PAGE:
I am quite excited about the new Revit importer (see image above for an example) because it allows for improved coordination and rendering workflows with Revit. It loads and converts models reasonably fast and even inserts various plan sections. Now if we could also have a way to easily export from SketchUp to Revit that includes creating native system families (walls, floors,…) where appropriate. IFC only goes so far…
Another great new tool is the Flip functionality, which lets you mirror objects in any orientation. This was of course already possible with extensions and via the “-1” scale-factor trick, but it is now implemented in a more comfortable way that also makes this functionality usable on the iPad and web versions.
This version also includes some future-focused core program improvements like a new installer, better saving, and an overlay function that allows extension developers to create persistent overlays, and more.
Want to try a new Trimble Creator feature? You can now select an object in SketchUp, click on the Edit > Copy to Trimble Creator menu item and then paste (Ctrl+V) in a Creator graph to upload the selected geometry there. You can then easily use it as a basis for modification.
Another way to make SketchUp geometry usable in Trimble Creator is now also built into the 3D Model Export functionality: The TrimBIM file format (*.trb). Export a SketchUp model this way and then you can load it into Trimble Creator by simply dragging the file into the graph area.
Also, there is now an Open Live Component context menu option that lets you open the Trimble Creator graph of a Live Component, modify your own copy of it, and then republish an updated Live Component.
You can learn more about Live Components and Trimble Creator in my posts and videos here.
On the LayOut side I am very excited about the Per-page Sequence Autotext option that makes it easier to place multiple details on a page and have them auto-numbered sequentially.
But there’s more… Here’s the complete list of what’s new (from the official Release Notes):
- Windows Common Installer – A new installation experience with more options, including Studio features.
- Revit Importer – Speaking of Studio, Studio subscribers can now easily import Revit files into their SketchUp models.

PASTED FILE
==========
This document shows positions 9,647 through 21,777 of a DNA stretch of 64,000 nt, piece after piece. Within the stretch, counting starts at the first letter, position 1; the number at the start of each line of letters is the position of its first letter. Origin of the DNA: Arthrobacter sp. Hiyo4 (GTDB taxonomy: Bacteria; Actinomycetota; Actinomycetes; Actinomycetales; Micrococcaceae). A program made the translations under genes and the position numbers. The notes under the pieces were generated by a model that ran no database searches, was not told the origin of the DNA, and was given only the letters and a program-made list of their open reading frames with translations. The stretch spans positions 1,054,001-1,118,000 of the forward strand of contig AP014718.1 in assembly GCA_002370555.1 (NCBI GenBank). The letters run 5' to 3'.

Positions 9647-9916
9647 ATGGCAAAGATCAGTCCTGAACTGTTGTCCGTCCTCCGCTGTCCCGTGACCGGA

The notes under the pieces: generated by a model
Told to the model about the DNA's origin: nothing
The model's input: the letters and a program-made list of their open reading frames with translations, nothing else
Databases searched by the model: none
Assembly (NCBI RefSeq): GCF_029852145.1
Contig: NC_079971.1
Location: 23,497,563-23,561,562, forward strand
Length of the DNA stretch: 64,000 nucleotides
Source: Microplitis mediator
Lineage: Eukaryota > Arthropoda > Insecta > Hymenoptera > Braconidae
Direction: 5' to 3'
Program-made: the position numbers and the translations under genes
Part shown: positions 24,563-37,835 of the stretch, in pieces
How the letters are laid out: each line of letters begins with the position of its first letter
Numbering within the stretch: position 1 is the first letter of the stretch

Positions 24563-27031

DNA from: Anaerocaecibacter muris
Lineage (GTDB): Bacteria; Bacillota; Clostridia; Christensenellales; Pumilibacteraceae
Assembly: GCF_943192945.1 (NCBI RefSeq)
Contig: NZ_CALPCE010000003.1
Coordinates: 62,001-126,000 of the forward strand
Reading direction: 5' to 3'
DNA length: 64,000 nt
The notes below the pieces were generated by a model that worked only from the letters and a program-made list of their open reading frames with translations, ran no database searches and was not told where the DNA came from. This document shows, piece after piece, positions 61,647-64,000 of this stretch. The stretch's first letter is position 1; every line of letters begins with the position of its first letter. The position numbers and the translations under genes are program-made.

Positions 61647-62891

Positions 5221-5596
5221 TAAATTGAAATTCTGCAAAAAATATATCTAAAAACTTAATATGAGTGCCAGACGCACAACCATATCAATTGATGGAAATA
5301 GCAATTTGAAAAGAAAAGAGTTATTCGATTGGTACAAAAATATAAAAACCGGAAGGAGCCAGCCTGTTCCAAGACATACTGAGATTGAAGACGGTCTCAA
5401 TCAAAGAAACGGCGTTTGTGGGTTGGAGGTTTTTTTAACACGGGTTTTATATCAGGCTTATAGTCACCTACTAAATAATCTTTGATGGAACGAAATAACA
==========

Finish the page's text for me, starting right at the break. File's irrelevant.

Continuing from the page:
- Flip Tool – The new Flip tool makes it simpler to invert selections and create symmetry, replacing SketchUp’s Flip Along commands.
- Large Model Saving Efficiency – Save big models with improved efficiency using multithreading technology.
- Overlays – Developers can now create extensions that can persist while using other native SketchUp tools and functions. We call this an Overlay. The new Overlays panel can help you manage extensions designed with this capability.
- Various Modeling updates and improvements including new Select options, freehand tool updates, and improvements to the Axes tool.
- DWG References – You can now manage inserted .dwg files as references, just like with SketchUp files.
- Custom Rotation Start Angle – Define a custom start angle for rotating selected entities.
- Tag Visibility Improvements – We’ve added the ability to discreetly override styles across multiple viewports, separating line styles from other styles.
- Per-page Sequence Autotext – Sequenced auto-text can now be either per page or per document.
- Viewport Improvements – We’ve improved camera predictability for viewports by setting the Pan tool as the default tool when activating the Edit 3D View and fine-tuning the “Preserve scale on resize” option.
So, how do you get the new version? As always, look for the Check for Updates menu item under the Help menu and install it when prompted. And if you are using the web version, the relevant features will just appear magically…